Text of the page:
Medical staff who dealt with two women who died with herpes after having Caesarean births were not tested for the virus, an inquest has heard.

Kim Sampson, 29, and Samantha Mulcahy, 32, died in 2018 in hospitals run by the East Kent Hospitals NHS Trust.

The same obstetrician carried out their deliveries seven weeks apart, the inquest has heard.

The Maidstone hearing was told taking nasal and oral samples could have been useful but this did not happen.

Professor Richard Tedder was an external consultant contracted through Public Health England who met members of the trust in July 2018.

‘Advice would be screening’

He told the inquest: “I think I would want to be quite certain that the team felt that they had been investigated and cleared of any responsibility of causing that and that would be very important infection control action with the trust.”

He said he believed screening would have been his advice in 2018, adding: “That’s what I would suggest at the time and not because I wanted to blame anybody”.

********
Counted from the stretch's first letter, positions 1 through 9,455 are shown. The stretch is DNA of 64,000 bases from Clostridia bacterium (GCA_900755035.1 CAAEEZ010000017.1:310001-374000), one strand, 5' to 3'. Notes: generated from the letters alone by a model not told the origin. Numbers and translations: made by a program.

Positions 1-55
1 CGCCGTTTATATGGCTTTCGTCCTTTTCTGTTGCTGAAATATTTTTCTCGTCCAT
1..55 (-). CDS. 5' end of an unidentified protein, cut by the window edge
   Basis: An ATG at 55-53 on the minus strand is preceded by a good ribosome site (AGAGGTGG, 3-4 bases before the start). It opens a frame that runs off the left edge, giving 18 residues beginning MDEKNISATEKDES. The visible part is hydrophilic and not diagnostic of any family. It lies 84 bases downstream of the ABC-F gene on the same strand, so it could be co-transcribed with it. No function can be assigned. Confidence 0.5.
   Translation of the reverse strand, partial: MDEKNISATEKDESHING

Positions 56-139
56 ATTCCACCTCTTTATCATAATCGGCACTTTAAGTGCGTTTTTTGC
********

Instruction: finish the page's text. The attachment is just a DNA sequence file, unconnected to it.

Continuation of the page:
Prof Tedder also suggested the inquest would need to look at whether the virus in the women could be linked genetically.

Ms Sampson died after giving birth at the Queen Elizabeth the Queen Mother Hospital in Margate, and Ms Mulcahy died at the William Harvey Hospital in Ashford.

‘Rare as hens’ teeth’

The surgeon, who cannot be named for legal reasons, has previously told the hearing his hands were fully scrubbed, double-gloved and he wore a mask during procedures.

Colin Fink, a professor of clinical microbiology, said seeing two herpes-related deaths together “is as rare as hens’ teeth”.

He said the first was “a rare event”, and “when the second one turned up some 50 days later, we were absolutely staggered”.

He said people working in surgery could find their masks “become damp very quickly and once they become damp saliva transfer is entirely possible”.

Prof Fink said: “This is an infection straight into the abdominal cavity, I have no doubt about that at all.”

He said his advice would have been that saliva tests should have been taken and antibody examinations could have been offered.

The inquest continues.

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  • Margate
  • Ashford
  • NHS

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